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Exclusive Interview with Major Kalsi

"What I would like to say in response to that is there was a military that cared a hell of a lot about uniform....

SikhNet recently got a chance to speak with Major Kamaljeet Kalsi, a doctor in the U.S. military.  


SikhNet: What inspired you to join the military?

Major Kalsi: I've always had the desire to serve ever since I was a little kid. That stems from coming from three generations of military. My father and my grandfather were both in the Indian air-force. My great grandfather was in the royal British army. Sikhs have a long history of military service and I just wanted to be a part of that. I wanted to be able to connect to that heritage.   

You must stand out as a keshdhari turbaned Sikh. 

It's funny because whenever someone asks me, just the other day I had someone ask me, "So where you from?" I always tell them I'm from Jersey. That sort of takes them aback. You see a person that looks different and in many people's eyes that means to them that this person may not be from the United States. This is what we're up against right now. "What does an American look like?" Just today President Barack Obama gave a speech at the National Prayer Breakfast about religion and religious intolerance, how folks from around the world use religion as an excuse to do some very, very horrible things. He was of course referencing ISIS in this regard, but to me religion is a force of good and it helps me with my discipline. It helps me with my humanity and my desire to serve. All the great things that I think are a part of my life have come to be because of my religion. I feel my religion makes me a better soldier at the end of the day and the army recognizes this. That's why we have a whole chaplains core. When we deploy to the front lines of war, you send soldiers, guns and bullets but you also send doctors, and right along side of those doctors, you have chaplains. If the military didn't recognize the importance of religion, than why would they send chaplains to the front lines of war?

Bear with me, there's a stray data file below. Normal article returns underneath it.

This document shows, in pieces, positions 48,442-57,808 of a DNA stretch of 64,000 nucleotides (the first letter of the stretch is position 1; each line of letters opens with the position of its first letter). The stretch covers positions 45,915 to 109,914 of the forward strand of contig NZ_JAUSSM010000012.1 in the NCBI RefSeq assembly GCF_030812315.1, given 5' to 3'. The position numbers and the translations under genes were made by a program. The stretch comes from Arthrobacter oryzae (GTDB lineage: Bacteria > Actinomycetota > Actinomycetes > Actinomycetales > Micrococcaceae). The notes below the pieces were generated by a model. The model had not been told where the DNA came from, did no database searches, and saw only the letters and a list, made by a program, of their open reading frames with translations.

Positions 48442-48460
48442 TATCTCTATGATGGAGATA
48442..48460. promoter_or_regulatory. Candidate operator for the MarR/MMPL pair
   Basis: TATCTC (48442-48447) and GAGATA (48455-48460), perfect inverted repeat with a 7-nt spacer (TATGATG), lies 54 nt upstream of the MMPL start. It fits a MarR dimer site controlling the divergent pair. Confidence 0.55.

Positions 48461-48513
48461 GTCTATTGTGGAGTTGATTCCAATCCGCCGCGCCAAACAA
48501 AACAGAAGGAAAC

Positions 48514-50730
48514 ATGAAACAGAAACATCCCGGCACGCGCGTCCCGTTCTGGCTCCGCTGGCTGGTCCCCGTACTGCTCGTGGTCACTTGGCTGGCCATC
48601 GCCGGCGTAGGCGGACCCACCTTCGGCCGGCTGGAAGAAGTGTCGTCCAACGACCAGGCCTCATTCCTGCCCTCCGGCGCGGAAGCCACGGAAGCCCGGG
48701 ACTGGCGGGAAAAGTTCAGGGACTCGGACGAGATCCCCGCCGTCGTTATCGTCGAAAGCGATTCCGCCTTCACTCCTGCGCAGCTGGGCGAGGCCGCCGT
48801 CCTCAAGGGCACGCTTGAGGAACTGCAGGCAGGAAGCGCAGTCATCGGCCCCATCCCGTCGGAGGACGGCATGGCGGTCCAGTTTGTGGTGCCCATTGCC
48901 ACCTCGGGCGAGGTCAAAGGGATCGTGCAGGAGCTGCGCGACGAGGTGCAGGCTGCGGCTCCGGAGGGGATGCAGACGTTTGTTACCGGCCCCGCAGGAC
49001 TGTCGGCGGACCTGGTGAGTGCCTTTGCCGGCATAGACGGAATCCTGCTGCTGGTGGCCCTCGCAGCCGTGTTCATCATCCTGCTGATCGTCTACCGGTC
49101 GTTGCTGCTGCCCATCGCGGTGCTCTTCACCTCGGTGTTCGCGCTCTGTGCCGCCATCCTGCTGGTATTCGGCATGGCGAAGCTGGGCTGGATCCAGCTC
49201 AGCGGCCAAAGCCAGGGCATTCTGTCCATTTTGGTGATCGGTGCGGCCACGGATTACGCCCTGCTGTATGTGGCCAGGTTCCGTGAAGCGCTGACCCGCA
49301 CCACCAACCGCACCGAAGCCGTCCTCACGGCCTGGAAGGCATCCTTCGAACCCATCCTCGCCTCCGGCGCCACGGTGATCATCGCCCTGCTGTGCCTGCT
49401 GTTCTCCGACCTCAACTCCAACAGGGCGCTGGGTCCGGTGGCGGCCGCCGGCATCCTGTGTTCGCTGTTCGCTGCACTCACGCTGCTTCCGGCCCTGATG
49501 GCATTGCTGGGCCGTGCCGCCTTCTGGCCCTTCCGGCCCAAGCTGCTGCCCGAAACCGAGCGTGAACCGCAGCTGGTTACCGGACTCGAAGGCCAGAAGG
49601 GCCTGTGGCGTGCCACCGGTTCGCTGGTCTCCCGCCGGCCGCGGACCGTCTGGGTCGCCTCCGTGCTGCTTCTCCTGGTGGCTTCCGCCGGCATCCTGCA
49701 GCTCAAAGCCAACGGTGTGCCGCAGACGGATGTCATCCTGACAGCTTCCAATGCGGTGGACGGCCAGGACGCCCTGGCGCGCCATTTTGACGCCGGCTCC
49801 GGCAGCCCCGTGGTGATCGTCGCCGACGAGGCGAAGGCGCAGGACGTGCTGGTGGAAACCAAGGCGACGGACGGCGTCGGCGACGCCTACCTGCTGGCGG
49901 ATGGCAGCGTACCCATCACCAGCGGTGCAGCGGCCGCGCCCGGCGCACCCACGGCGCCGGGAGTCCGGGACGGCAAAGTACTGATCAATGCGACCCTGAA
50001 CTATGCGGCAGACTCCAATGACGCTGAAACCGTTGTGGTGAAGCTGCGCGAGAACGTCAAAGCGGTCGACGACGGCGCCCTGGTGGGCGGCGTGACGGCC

Do you have any particular stories that illustrate what it means for you to serve in the military? 

I'll share a picture with you and I'll give you a story to connect with it. When we were there in Afghanistan, we were in Helmand province, it was one of the bloodiest zones this year. We had many, many casualties come in and we had a great team. There were certain days that stick out in your memory. I think right around that time this photo was taken - you see the team working on a patient. We received a bunch of casualties from an IED explosion and we worked on those casualties for a while. At the end of it, one of the soldiers grabbed my arm and said, "Thank you brother." That meant so much to me because, at the end of the day, that's our proof of concept. The soldiers don't care that I have a turban. They don't care that I have a beard. In fact, the folks that I deployed with didn't even see my turban and beard after a while. They just saw another American soldier. So this proof of concept that meant so much to me because we've been saying all along that it doesn't matter what you look like, we all bleed the same. We're all the same inside.


We often encounter this push back from people saying, "Well what about the uniform? By wearing a turban and a beard you somehow degrade this concept of uniformity." What I would like to say in response to that is there was a military that cared a hell of a lot about uniform. They cared a hell of a lot that people looked the same. We defeated them in World Wars 1 and 2. I have no interest in letting the United States become like that empire. We've always been better because of our diversity. We're better because our country welcomed African Americans, welcomed women in the military and most recently we welcomed LGBT soldiers. Diversity and flexibility has been a both hallmark and strength of the United States military. People that don't understand that, people that fight against diversity in the military, really are the enemies of our nation. 

Wow. That was very well said. People reading this can't hear your voice or be able to pick up the humor in your voice. You have an obvious candor. Yet you've been in some very serious situations. What has been your experience with racism in the military in general? How have you dealt with it and how have you been able to turn it around.